3rd Sunday of Easter Homily – Fr. Rick Sherman
April 23, 2020
Acts 2:14, 22-33; Luke 24:13-35
In the first reading today Peter appears to be scolding his contemporary fellow Jews for not recognizing the Messiah and how His appearance should have been more apparent to them. He references specific aspects of their well-documented history, especially in the person of their great King, David. Peter is drawing on his own witness to the resurrected Christ as well as what was prophesied and predicted for a thousand years in order to help the Jews understand their place in the big story. He even reminds them that they are Israelites in order to draw in the fullness of their history and tradition.
In Peter’s proclamation he intimates that the Jews are or SHOULD BE very familiar with the promises of salvation revealed in their sacred Scriptures. The first Christians saw themselves as a new people, but a people with this same long history and deep roots. They had no real idea of how long this new people following the new Way would have to persevere before the final triumph of Christ would come on the earth.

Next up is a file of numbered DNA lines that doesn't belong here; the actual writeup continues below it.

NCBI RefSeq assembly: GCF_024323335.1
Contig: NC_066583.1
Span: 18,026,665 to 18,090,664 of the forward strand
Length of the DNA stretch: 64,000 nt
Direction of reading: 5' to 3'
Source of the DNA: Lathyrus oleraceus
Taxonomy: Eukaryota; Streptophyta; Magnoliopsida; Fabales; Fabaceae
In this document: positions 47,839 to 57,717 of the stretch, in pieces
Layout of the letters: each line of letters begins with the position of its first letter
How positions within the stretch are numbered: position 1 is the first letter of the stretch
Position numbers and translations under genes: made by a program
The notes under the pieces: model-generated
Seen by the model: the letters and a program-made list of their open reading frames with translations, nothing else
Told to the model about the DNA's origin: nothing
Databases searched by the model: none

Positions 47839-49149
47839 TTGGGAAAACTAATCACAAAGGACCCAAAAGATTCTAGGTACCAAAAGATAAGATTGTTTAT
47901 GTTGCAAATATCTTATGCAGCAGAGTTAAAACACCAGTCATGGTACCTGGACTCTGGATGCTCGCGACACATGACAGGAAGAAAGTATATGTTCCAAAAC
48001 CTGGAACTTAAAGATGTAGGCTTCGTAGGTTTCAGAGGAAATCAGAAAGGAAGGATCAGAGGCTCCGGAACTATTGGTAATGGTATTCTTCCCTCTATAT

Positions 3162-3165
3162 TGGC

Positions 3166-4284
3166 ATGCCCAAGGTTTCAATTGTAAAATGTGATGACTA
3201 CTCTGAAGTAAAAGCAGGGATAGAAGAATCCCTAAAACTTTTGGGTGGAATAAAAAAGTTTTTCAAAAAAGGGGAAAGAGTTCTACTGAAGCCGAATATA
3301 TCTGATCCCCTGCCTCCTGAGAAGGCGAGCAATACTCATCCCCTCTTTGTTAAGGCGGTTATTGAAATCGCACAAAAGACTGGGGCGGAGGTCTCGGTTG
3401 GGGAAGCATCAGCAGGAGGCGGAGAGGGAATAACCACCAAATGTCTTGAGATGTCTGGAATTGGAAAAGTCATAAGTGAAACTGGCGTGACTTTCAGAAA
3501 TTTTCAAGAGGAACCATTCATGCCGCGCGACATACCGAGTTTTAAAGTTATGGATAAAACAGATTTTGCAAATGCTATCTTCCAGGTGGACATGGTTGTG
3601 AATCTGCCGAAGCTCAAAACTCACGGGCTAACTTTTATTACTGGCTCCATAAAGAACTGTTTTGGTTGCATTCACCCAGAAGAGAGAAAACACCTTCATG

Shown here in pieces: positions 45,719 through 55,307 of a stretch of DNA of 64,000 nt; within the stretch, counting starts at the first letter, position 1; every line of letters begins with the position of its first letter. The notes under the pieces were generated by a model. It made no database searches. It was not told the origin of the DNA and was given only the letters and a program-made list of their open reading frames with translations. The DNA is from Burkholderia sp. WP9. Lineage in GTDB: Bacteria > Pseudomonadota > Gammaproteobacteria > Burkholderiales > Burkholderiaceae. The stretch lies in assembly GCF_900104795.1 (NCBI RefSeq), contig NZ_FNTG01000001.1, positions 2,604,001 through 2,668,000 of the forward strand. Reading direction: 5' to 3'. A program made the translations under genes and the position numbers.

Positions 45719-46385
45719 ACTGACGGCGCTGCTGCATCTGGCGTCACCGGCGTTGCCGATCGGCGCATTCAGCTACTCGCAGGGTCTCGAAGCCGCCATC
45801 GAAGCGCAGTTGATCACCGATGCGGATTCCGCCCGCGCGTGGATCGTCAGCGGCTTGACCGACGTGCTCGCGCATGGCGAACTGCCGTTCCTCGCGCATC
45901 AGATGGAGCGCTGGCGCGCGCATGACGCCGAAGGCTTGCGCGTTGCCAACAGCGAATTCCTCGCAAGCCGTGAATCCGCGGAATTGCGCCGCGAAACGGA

Tragically, as we now know, most the Jews did not recognize or accept Christ as the Messiah. The new Church would ultimately flourish amongst the Gentiles (the non-Jews of the many nations to which the disciples would be sent), most of whom would know very little about the Israelites by whom Jesus came into the world. So the Christians, the new people of the Way, would be charged with proclaiming and explaining their personal encounters with Christ, their experience of the Holy Spirit and eventually the history of the Israelites. All three would be necessary to keep the movement focused and grounded in reality for however long it takes for the fulfillment of God’s promise.
Today’s gospel reveals this process of revelation unfolding with the disciples returning from Jerusalem to their home at Emmaus. They finally recognize the true identity of Jesus after he walks alongside them, explains the Scriptures and then during the breaking of the bread. It’s important to notice that the disciples urged Jesus to stay with them. At their invitation Jesus revealed Himself through the breaking of the bread.
As modern Catholics we have the same mission and same revelations as the first disciples and their Israelite ancestors. We likewise need to know our history, be open to the personal presence of Christ in our lives (especially in the Eucharist), receive the Holy Spirit, and then to share that witness with others. We will need all of the above all of the time to effectively share the Good News in our modern lives.
Homework for the week: Think about the various people you have met along the path of your life who have helped you to recognize the Christ in your midst. Thank them and thank God.
ALSO, look for upcoming opportunity to explore the Scriptures ‘burning in our hearts’.